Microsoft customers who upgrade to Windows Server 2003 could end up paying more than expected due to a host of layered add-on services.
Microsoft Corp. customers who upgrade to Windows Server 2003 could end up paying more than expected due to a host of layered add-on services scheduled to ship over the next six to nine months.
While the Redmond, Wash., software developer is remaining tight-lipped, sources said the company is considering charging users for a handful of add-on services that would be released after the initial launch of the product this week in San Francisco. Forthcoming services, they said, include the companys RTC (Real-Time Communications) Server, Active Directory Application Mode and Windows Rights Management, among others.
According to Bill Veghte, corporate vice president of the Windows Server group, Microsoft is committed to providing "logical, economically approachable solutions."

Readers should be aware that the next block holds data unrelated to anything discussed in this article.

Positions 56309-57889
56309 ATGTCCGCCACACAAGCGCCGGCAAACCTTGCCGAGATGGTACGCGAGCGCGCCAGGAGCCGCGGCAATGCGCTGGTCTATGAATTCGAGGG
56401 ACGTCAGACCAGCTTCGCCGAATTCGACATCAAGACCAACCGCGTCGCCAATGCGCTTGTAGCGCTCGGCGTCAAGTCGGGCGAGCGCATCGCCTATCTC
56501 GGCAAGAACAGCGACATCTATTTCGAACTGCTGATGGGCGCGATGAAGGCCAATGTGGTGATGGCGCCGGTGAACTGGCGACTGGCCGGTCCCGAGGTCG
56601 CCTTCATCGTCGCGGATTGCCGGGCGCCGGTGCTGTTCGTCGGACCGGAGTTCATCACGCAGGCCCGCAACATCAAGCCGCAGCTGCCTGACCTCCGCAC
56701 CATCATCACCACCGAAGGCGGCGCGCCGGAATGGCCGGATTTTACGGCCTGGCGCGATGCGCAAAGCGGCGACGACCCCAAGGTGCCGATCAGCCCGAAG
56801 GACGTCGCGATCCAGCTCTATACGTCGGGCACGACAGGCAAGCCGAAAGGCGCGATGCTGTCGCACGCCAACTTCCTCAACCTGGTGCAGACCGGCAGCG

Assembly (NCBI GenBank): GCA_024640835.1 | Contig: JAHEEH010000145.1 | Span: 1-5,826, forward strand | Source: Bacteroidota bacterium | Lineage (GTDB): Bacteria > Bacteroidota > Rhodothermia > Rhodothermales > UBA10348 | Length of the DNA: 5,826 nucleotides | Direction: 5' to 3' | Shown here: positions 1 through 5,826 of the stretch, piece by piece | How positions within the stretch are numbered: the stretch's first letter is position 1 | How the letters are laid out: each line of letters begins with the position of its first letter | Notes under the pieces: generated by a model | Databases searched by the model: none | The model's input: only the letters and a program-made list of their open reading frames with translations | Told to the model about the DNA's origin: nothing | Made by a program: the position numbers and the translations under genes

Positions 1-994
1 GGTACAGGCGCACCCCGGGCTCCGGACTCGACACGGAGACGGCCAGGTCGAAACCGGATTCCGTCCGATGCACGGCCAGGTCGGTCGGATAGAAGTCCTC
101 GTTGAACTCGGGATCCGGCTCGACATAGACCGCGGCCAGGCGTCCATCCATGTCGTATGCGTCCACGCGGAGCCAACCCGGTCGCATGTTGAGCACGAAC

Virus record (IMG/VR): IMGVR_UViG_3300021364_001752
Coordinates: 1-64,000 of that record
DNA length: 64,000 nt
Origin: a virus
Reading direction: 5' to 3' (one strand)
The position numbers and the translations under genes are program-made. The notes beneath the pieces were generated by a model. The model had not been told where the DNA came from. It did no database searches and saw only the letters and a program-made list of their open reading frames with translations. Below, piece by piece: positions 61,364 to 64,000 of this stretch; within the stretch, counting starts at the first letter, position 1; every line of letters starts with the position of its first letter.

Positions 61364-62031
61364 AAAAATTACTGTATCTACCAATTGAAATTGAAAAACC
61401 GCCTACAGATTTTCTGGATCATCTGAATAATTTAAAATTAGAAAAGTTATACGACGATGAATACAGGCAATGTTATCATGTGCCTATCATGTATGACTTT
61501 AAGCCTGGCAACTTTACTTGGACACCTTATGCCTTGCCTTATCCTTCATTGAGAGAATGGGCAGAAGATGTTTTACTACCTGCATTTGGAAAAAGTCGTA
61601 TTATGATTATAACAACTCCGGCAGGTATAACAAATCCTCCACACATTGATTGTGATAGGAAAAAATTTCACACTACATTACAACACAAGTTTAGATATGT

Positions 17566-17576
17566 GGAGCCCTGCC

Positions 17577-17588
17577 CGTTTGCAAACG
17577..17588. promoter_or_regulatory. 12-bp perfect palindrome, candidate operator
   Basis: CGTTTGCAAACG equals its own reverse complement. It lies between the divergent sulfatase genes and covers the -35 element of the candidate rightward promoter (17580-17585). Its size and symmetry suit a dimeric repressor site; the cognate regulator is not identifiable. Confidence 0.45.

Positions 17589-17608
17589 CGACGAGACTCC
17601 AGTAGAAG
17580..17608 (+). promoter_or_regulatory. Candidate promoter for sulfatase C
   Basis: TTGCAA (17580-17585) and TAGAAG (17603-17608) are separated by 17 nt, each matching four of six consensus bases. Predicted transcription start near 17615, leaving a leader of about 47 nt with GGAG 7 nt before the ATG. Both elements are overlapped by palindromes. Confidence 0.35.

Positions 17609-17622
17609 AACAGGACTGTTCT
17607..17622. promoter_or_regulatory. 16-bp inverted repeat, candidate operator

"We want to provide developers programmatic access to the [Session Initiation Protocol] stack as thats what they want on the platform, and I want to deliver that as part of the new platform," Veghte said in an interview last week with eWeek (see Face to Face
). "Thats what Microsoft feels you should get for free, and we want to make that available to them this year. But there are no announcements at this time about how we think above that."
Some of Microsofts largest enterprise customers, such as Lockheed Martin Enterprise Information Systems, in Orlando, Fla., dont like the idea of paying extra for add-on technologies.
Massimo Villinger, chief technology officer for Lockheed Martin, said the company, which has a volume licensing agreement with Microsoft for its hundreds of servers and some 165,000 desktops, wanted to maximize its licensing benefits and minimize its licensing costs.
"We expect not to be paying a lot more for these technologies unless there are significant capabilities there. The architectural aspects of RTC are still evolving, and Microsoft has not told us they intend to charge for the product ... but you can be sure we will negotiate very hard with them around this," Villinger said.